Post # 107
@charmedbee: Lol, I think it’s the fault of the media! A lot of times they’re used interchangeably, but they’re definitely two different things. A heart attack can LEAD to cardiac arrest, but they aren’t the same thing.
@KatiePi: The whole “they’re not dead until they’re warm and dead” thing doesn’t apply to every patient. This refers more so to patient’s who are in a hypothermic environment, so for example a patient who was in a cold body of water, or when they’re trying to determine brain death in a patient who was purposefully cooled. But your average code brought into the ER, this isn’t really a factor. Same with patients who have been dead for a few hours (or even longer of course). They’ll start to get cold, but you don’t have to warm them again in order to pronounce them dead.
@Redroc_13: Actually, the point of defibrillation IS to restart the heart. The whole point of defibrillation/AEDs is to stop the chaotic electrical activity, or “stun” the heart, and hope that it restarts and does what it’s supposed to. I get what you’re saying about regulating a heartbeat, but that’s not exactly correct. Restarting it IS correct however.
Post # 108
I’m an esthetician. Dry skin lacks oil. Dehydrated skin lacks water (moisture). Dry skin can be perfectly hydrated. Oily skin can be dehydrated.
Overuse of oil-control products can cause excess oil production. Similarly, overuse of moisturizing products can overdry already dry skin.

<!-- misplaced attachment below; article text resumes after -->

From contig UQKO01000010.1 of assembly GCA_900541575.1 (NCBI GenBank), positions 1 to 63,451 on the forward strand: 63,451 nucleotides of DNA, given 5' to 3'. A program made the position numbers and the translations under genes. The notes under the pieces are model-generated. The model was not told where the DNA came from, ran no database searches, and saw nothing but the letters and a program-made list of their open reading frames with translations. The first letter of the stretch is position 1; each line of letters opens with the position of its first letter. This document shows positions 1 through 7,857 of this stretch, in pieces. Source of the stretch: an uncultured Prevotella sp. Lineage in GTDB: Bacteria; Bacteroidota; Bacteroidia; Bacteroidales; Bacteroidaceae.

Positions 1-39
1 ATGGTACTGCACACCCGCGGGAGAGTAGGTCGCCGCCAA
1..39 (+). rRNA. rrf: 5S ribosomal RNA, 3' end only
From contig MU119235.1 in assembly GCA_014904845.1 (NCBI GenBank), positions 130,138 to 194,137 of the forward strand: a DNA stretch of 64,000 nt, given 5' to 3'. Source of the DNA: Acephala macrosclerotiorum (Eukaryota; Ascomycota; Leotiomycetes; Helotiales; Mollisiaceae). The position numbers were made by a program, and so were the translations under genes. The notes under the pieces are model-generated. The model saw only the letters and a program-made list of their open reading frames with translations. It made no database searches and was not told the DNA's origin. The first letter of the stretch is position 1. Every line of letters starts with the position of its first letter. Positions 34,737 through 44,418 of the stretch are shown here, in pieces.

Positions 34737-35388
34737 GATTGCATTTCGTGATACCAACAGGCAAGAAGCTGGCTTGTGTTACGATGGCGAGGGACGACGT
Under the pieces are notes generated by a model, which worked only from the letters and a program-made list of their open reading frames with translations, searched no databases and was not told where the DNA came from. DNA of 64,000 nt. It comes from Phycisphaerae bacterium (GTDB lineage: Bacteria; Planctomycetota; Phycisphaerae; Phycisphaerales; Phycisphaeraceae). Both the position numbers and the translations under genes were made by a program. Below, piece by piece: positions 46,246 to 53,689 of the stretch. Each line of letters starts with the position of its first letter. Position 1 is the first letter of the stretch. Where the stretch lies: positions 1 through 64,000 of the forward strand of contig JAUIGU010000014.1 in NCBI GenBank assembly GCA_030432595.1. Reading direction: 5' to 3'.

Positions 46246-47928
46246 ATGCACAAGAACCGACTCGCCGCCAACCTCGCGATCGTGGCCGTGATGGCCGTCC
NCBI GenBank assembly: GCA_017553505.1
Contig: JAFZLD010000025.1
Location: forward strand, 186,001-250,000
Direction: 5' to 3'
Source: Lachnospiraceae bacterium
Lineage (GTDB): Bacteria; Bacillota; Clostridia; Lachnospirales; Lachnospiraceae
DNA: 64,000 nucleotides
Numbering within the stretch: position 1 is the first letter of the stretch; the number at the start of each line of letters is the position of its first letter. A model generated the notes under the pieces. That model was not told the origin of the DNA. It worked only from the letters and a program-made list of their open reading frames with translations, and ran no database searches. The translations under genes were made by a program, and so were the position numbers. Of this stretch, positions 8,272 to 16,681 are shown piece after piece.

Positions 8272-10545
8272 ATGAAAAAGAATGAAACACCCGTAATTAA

Post # 109
@PaisleyMedic: Yeah, you’re right. That’s what I was thinking about. There was an episode of Grey’s Anatomy where a patient was hypothermic and they pronounced him “dead”. My mom was annoyed lol.
Post # 110
@Regina Phalange: I could never figure out that “work cut out for you” phrase! Thank you for explaining it.
This thread is making me feel like I need to read some books! I don’t think I have any random knowledge.
Post # 111
@HeartsandSparkles: YES! I knew about this a long time ago, but the Smithsonian magazine did something on this last year!
Post # 112
@PaisleyMedic I think what @Redroc_13 was referring to was asystole – when flatline occurs. It drives me crazy in movies/television when they shock asystole. That is not possible – it is not a shockable rhythm! ACLS algorithms would indictate use of meds (ex: epinephrine, vasopressin) and compressions with pulse checks. If the patient was in a disorganized rhythm like ventricular fibrillation, then yes, shock away! With asystole, there’s nothing to defibrillate.
I saw Lone Survivor recently with my former Marine husband (AMAZING movie) – they were so careful to get the details correct and maintain accuracy (slight spoiler alert) – and then final scene… again with shocking the asystole.
Post # 113
@sweetpea3363: Yeah, that’s what I meant when I said I get what you’re saying about regulating a heartbeat, but that’s not exactly correct. I figured that was probably what she was referring to. I agree it’s still obnoxious when they shock asystole. Medical shows show grossly incorrect procedures all the time, and I usually just let them go and try to not get annoyed.
I was just correcting that the point of an AED/defibrillation IS to restart the heart, because Redroc said that it wasn’t.